Emotion is coming to the forefront of Customer Experience (CX) management, not because it’s warm and fuzzy, and not because leveraging feelings is devilishly manipulative, but because when you use emotion to drive your CX efforts, it becomes a powerful differentiator.
More companies are getting better at the functional basics of customer experience, like responding in a timely manner to questions, streamlining the purchase process, and smoothing out onboarding (not to mention creating a decent product) – which means they need something unique to offer that separates them from their competition.
What is the most unique, even unforgettable thing you can offer? The way you make your customers feel. It’s for this reason the bar for CX is inching up.
Emotion not only carries the ability to define your company in a sea of competitors, it can also inspire viral word of mouth marketing from people who love you and want to express that to a large audience, whether because they’re influencers with their own followers, or reviewers.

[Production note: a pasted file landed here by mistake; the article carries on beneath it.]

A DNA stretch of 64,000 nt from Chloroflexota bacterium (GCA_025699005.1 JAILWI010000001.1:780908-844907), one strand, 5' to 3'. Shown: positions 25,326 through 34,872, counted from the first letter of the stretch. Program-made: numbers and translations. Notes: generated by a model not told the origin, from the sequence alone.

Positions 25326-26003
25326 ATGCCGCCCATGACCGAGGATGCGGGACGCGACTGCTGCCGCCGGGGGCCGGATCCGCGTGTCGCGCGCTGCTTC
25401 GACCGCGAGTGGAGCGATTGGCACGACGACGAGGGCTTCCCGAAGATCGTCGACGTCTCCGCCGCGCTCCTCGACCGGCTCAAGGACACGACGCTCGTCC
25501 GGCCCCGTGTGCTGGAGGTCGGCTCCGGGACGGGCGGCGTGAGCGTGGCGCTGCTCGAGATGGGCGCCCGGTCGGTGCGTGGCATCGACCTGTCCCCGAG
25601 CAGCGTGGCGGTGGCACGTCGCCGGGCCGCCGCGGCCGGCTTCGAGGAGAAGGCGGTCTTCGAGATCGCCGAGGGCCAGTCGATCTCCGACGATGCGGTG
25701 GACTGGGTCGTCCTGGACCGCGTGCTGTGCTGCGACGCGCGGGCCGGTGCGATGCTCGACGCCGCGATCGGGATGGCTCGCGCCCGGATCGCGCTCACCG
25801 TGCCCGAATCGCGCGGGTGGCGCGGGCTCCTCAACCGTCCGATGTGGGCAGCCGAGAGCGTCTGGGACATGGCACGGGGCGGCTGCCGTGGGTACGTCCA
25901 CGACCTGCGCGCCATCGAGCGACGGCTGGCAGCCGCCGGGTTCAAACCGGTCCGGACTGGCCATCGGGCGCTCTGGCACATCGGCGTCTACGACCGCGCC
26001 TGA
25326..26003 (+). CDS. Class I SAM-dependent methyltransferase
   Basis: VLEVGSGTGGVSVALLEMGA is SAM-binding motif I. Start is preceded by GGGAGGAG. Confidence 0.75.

Bad things are worse than good things are better
We are hardwired as human beings to be more sensitive to negative events than positive events. And this sensitivity only increases when we’re in a heightened emotional state – focusing on the negative becomes even easier.
As odd as it may sound, this is good news for those of us in the business of relieving pain points. You’ll get more appreciation from your customer by removing pain than creating delight. So, if a customer comes to you with a problem, you can expect them to be in a heightened emotional state, which means not only should you tread carefully, you’ll do well to relieve their most urgent pain points as soon as possible!
As a species, negative consequences take an enormous toll on us. In fact, we’ll go farther out of our way to avoid negative consequences than we’d go for positive results of equal measure (it’s called “Loss Aversion”). This behavior is predicated on the emotional truth that something bad feels worse than something good feels better. Losing $20 might wreck your day. Finding $20 may make you happier for an hour.
How does this translate to CX?